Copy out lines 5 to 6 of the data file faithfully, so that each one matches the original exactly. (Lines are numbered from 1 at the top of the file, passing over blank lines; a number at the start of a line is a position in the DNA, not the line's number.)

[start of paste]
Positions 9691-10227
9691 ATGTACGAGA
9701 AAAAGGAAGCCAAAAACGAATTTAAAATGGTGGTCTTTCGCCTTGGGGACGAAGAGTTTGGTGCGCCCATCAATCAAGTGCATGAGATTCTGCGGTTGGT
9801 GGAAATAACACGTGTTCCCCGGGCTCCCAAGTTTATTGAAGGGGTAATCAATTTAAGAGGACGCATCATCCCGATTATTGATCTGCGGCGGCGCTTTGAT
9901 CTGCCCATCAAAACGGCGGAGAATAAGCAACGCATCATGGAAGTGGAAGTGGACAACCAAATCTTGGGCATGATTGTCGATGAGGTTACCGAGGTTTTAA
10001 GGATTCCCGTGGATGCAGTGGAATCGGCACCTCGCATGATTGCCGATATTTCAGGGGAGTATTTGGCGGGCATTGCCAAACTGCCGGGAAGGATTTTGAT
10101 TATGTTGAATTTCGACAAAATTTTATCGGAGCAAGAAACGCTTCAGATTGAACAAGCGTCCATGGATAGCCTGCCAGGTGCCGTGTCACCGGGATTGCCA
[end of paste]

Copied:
9901 CTGCCCATCAAAACGGCGGAGAATAAGCAACGCATCATGGAAGTGGAAGTGGACAACCAAATCTTGGGCATGATTGTCGATGAGGTTACCGAGGTTTTAA
10001 GGATTCCCGTGGATGCAGTGGAATCGGCACCTCGCATGATTGCCGATATTTCAGGGGAGTATTTGGCGGGCATTGCCAAACTGCCGGGAAGGATTTTGAT